What could be more – or less – natural than Ireland winning at Twickenham?
Keith Duggan: Ireland’s push for the Six Nations grand slam is a touch unsettling
Field of dreams: Jonathan Sexton takes a kick at Twickenham on Friday. Photograph: Dan Sheridan/Inpho
Isn’t there something unsettling about the mood of confidence behind Ireland’s push for the Six Nations grand slam? Doesn’t it all feel a bit too good and contented to be fully trustworthy?
Into the heart of it, then: into Twickenham, the forbidding citadel of resolute Englishness, with the ghosts of all those rugby maulings of winters past when those white shirts and those names plucked from the Domesday Book – Underwood, Carling, Guscott, Andrew, Moore, Johnson, Dallaglio, Dawson, Robinson, Wilkinson, Cohen – seemed to spell out inescapably bleak Saturdays after which the best of Irish rugby looked irrecoverably exhausted, demoralised, bewildered and beaten.
The home-counties crowd sang their dirge Swing Low, Sweet Chariot. On the BBC Bill Beaumont purred like a satisfied tabby, and every outing seemed like another stinging reminder that this was their game after all.
For generations of Irish rugby players England at Twickenham became an experience to survive as much as a game to play
Just five wins over there for Ireland since way, way back in 1980 and a necklace of scarifying experiences ever since, with those murderous scores: 35-3 in 1988, 23-0 in 1990, 38-9 in 1992, 35-17 in 1988, 50-18 in 2000, 45-11 in 2002, 33-10 in 2008. For generations of Irish rugby players England at Twickenham became an experience to survive as much as a game to play.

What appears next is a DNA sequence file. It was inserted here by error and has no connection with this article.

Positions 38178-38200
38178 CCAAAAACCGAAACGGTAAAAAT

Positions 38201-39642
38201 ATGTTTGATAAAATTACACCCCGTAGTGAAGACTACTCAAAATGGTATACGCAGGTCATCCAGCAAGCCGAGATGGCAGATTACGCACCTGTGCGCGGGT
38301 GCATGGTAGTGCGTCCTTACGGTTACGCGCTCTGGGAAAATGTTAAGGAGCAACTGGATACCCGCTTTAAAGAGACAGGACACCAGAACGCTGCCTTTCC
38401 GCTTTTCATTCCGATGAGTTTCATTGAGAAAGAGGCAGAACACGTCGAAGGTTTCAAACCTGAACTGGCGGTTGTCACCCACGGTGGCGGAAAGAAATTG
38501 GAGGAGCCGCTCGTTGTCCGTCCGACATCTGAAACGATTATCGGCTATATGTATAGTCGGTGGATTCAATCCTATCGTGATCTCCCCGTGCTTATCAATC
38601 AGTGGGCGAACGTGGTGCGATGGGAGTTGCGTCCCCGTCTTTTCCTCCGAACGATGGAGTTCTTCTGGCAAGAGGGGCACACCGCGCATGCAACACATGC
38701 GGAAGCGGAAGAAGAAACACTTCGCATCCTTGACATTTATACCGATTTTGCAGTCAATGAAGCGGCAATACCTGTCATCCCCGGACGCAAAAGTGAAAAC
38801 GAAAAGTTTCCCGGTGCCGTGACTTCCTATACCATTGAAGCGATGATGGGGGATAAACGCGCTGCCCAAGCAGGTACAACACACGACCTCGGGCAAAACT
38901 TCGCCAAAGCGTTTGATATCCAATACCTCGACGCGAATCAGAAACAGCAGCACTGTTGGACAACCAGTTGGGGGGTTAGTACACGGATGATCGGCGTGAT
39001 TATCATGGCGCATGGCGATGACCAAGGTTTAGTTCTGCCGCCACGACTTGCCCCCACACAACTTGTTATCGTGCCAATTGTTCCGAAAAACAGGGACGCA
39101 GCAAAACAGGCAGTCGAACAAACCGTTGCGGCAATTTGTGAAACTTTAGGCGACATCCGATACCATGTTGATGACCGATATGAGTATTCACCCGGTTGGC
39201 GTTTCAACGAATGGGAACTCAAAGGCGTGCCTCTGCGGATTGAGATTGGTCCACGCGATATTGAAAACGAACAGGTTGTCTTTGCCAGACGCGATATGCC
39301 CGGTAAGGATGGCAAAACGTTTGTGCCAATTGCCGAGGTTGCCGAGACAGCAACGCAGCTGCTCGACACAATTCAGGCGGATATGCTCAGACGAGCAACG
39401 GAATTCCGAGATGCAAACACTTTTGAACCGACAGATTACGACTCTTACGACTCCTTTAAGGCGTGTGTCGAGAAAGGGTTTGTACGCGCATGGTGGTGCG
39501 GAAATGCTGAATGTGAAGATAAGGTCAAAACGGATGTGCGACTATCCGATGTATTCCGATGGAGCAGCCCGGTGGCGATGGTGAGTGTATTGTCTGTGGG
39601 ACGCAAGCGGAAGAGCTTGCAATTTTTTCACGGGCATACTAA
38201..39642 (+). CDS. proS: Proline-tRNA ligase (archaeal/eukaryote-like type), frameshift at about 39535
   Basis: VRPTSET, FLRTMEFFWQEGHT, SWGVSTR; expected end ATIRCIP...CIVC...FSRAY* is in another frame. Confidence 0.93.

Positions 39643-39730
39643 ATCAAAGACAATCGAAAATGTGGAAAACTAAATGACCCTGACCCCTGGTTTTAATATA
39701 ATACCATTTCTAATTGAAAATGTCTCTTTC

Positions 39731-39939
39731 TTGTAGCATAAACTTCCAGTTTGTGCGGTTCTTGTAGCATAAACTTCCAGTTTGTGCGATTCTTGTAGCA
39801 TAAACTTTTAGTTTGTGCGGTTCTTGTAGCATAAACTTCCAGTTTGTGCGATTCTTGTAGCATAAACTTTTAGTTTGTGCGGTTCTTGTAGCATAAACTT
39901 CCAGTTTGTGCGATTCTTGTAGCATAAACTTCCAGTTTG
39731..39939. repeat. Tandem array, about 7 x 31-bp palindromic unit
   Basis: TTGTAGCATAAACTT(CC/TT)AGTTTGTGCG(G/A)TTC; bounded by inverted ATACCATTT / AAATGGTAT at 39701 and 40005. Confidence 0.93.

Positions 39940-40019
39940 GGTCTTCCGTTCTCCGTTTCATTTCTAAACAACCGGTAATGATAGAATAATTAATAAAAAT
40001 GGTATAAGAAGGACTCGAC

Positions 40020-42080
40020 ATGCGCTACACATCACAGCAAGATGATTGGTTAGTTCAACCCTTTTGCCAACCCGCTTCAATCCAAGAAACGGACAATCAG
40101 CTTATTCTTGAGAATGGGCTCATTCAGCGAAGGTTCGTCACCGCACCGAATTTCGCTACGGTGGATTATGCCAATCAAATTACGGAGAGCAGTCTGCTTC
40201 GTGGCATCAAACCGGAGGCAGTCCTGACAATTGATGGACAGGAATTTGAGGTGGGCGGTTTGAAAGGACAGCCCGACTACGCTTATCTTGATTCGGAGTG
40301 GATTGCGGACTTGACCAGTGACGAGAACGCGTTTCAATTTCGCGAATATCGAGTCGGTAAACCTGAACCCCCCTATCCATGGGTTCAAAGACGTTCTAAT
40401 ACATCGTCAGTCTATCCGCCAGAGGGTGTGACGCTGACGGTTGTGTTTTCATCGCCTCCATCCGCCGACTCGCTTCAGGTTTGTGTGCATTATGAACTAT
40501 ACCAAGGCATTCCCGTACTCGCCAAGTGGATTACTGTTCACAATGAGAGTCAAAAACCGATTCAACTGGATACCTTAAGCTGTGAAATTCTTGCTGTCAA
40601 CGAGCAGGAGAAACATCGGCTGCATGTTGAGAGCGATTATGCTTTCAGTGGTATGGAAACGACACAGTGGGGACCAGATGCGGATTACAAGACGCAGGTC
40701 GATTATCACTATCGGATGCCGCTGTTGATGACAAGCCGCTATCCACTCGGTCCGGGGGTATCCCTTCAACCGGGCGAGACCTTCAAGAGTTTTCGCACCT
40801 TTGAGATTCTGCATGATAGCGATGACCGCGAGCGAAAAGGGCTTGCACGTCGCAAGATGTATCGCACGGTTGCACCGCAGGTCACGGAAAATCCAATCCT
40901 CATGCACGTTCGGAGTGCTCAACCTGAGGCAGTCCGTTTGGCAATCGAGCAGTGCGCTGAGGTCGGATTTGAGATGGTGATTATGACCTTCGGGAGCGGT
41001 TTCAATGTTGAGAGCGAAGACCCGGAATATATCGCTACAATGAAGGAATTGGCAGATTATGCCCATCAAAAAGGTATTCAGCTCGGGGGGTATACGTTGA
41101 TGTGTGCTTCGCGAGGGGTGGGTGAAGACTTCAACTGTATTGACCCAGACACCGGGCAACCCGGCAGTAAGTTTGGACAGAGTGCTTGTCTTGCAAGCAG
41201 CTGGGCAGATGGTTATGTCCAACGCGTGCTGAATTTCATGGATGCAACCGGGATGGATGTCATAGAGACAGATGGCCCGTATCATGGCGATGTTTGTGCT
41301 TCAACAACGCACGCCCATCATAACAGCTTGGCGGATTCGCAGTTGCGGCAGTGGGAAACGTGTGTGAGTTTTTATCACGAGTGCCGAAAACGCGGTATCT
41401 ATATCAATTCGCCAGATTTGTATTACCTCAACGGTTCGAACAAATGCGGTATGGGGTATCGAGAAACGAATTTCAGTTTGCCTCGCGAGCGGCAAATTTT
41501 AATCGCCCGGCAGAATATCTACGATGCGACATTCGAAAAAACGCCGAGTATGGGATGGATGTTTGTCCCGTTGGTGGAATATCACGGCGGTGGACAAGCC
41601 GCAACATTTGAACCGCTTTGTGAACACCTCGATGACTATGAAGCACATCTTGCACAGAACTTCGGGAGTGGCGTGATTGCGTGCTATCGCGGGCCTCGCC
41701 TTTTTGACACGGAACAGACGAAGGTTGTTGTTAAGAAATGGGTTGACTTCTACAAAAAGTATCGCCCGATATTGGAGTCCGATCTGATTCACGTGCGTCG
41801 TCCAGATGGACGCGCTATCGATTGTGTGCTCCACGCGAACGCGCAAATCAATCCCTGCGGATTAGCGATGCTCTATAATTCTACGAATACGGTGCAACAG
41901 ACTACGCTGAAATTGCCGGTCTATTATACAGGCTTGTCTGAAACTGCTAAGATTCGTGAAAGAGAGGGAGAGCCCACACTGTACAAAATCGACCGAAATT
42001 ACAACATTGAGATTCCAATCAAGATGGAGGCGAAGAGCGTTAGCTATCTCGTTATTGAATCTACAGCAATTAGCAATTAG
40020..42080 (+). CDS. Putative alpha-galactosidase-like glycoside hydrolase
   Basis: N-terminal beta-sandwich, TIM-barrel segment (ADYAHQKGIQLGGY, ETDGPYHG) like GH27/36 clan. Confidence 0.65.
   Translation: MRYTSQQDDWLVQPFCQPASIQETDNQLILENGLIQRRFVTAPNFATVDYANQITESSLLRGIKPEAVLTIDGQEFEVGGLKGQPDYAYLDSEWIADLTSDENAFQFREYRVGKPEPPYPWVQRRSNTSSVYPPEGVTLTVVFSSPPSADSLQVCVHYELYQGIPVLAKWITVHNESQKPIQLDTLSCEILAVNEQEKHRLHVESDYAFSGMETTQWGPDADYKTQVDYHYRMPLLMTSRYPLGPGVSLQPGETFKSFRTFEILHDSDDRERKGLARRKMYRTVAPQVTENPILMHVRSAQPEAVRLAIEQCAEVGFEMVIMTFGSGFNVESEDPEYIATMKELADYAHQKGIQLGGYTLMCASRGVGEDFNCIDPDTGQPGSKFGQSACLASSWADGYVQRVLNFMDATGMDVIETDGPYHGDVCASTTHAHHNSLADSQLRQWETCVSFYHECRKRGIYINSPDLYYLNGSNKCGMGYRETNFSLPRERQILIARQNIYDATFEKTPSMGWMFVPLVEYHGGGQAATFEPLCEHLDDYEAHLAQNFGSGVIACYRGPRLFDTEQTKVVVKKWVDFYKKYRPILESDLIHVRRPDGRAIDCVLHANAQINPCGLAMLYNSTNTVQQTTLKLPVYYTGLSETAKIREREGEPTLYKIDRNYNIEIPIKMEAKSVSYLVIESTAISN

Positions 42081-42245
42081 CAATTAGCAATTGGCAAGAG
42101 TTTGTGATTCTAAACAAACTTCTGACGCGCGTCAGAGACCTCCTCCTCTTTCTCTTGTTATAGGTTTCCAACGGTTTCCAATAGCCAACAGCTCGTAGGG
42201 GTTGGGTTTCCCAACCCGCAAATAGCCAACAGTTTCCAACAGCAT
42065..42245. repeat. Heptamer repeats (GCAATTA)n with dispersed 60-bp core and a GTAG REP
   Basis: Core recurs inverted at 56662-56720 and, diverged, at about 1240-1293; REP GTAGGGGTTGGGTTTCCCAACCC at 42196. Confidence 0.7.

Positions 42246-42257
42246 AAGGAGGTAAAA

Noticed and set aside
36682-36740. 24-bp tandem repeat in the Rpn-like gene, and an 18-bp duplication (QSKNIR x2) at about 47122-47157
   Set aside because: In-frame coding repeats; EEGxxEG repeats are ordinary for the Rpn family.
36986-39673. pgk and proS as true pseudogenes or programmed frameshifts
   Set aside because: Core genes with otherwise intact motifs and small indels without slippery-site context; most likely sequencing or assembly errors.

It is why the moments of brightness stand out so vividly against the overwhelming narrative of English supremacy: why the 25-20 defeat and Donal Lenihan’s block-down try on a shockingly cold day in1986 actually felt like a kind of victory and why Simon Geoghegan’s try from nothing in the 12-13 win in 1994 appeared miraculous, defying the moral order of the universe.
It can be said that old games mean nothing. But be certain that this England team will feel the hand of the Protectorate on their shoulders at 2.45pm today. It has been a miserable week for England, compounded by the resurrection of Eddie Jones’s throwaway moment of daftness. They won’t want to compound an abysmal season by joining the England sides of 1982, 1994, 2004, 2006 and 2010 by caving against the Irish, let alone watch them celebrate a grand slam in their theatre.
If history means nothing then how can we explain the torrent of emotion at the Ireland-England encounter at Croke Park in 2007? In the days before that game the English squad were given a history lesson they neither expected nor wanted and must have privately concluded that, after everything, it would probably be bad form to show up and actually win. The Irish, meanwhile, appeared like a team possessed from the first notes of the national anthem. They won by 30 points. A year later, back at Twickenham, they lost by 23.
Ireland’s most recent (and second ever) grand-slam season, in 2009, felt fraught from beginning to end. The team had won just two games in the previous Six Nations and kind of improvised their way – particularly in the 14-13 win against England, again at Croke Park – to that madcap finish in Cardiff, when Ronan O’Gara summoned every bit of Corkness in his blood to land his signature drop goal against Wales.